Also, add the eggs one at a time so they are evenly distributed throughout the batter. You can add the eggs with a wooden spoon or a mixer.

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Yes. The pate choux dough can be kept in the fridge for up to 3 days.


High smoke point oils, like grape seed, avocado, vegetable, and peanut oils, are the best for frying. Don’t use low smoke point oils, like olive oil. This means that the oil will start to smoke at a lower temperature, and the dough will start to burn before it is fully cooked.

Use a thermometer to keep an eye on the oil’s temperature as you heat it up and fry the zeppole. You can use a thermometer for candy or a thermometer that uses infrared light.


This Zeppole recipe calls for the same choux pastry dough that is used for Cream Puffs, Chocolate Eclairs, and Churros. Once you’ve mastered this easy dough, you’ll be able to make pastries like a pro.

  • Milk – we use whole milk, but 2% will do.
  • Water – we use water that has been filtered
  • Unsalted butter. If you’re using salted butter, leave out the extra salt.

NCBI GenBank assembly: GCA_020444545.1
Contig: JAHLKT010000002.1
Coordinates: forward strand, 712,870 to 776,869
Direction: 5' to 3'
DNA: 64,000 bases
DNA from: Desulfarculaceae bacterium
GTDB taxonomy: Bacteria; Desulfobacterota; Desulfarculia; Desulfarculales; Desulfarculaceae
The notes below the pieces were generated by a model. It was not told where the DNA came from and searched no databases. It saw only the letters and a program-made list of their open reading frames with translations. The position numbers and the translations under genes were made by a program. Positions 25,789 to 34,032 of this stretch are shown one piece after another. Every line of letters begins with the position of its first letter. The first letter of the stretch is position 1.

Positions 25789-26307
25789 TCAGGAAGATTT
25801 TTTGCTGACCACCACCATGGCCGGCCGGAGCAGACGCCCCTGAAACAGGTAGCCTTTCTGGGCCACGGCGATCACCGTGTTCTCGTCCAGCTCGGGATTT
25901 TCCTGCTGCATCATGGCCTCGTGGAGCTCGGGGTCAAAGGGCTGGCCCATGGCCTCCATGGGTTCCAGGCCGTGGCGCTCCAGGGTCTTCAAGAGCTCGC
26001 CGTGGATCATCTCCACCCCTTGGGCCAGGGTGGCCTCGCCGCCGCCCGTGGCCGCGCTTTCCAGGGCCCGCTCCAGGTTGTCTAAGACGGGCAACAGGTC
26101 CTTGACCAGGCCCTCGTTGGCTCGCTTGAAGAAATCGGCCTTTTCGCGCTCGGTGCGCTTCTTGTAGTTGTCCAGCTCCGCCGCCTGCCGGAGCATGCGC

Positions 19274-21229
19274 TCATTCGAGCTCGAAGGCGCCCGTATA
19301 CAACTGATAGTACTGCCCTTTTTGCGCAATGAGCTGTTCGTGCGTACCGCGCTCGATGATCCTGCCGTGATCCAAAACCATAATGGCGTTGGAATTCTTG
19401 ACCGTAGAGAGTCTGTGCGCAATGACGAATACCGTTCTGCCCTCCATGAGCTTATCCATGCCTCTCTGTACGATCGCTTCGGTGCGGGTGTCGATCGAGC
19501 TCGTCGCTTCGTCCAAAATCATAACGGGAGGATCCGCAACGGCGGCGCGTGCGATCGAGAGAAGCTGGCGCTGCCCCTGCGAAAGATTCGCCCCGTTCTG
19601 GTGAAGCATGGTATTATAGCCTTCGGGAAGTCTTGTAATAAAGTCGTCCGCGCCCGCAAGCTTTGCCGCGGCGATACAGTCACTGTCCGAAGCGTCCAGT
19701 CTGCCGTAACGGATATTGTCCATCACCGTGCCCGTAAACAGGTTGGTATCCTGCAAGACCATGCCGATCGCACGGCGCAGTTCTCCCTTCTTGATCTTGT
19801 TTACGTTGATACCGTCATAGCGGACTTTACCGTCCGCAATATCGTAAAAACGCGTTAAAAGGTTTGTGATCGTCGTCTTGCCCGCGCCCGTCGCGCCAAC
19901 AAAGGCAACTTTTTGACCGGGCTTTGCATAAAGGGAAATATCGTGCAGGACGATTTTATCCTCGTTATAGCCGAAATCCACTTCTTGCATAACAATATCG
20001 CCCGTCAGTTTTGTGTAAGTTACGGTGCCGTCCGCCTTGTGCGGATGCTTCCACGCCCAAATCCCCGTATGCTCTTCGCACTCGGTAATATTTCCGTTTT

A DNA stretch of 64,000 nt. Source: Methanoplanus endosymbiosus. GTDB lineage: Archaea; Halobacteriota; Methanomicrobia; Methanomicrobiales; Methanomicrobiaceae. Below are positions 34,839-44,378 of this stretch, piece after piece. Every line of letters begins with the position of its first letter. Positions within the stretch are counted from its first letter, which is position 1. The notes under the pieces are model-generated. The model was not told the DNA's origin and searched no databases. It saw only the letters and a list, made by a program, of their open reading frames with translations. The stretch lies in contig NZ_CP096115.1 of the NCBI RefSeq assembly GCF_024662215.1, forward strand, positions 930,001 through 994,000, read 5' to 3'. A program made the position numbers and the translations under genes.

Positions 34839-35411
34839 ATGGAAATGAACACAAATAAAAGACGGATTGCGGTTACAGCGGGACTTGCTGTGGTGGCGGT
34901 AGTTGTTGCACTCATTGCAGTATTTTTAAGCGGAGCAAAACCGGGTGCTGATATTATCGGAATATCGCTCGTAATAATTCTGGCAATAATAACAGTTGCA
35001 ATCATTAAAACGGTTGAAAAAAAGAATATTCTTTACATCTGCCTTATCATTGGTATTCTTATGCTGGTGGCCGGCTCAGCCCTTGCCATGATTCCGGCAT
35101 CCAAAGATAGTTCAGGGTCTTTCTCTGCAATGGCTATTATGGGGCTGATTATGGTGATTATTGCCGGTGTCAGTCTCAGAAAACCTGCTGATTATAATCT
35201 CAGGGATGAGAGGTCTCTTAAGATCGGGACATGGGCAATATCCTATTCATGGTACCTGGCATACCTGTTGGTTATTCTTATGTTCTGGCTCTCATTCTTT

• Sugar – you only need 1 tsp for the dough
  • Salt – to counteract the sweetness
  • All-purpose flour, the right amount
  • Eggs – use large eggs, at room temperature


  • Combine the ingredients for the dough. Combine the all-purpose flour, honey, salt, yeast, olive oil, and warm water in the bowl of a stand mixer. Mix the dough with the hook attachment until it is no longer adhering to the sides of the basin. If it’s too sticky, add a bit more flour at a time, say 1-2 tbsp at a time.
  • Allow the dough to rise. Cover the zeppole dough with plastic wrap after placing it in an olive oil-greased basin. Allow the dough to rise for 1 hour, or until it has doubled in size.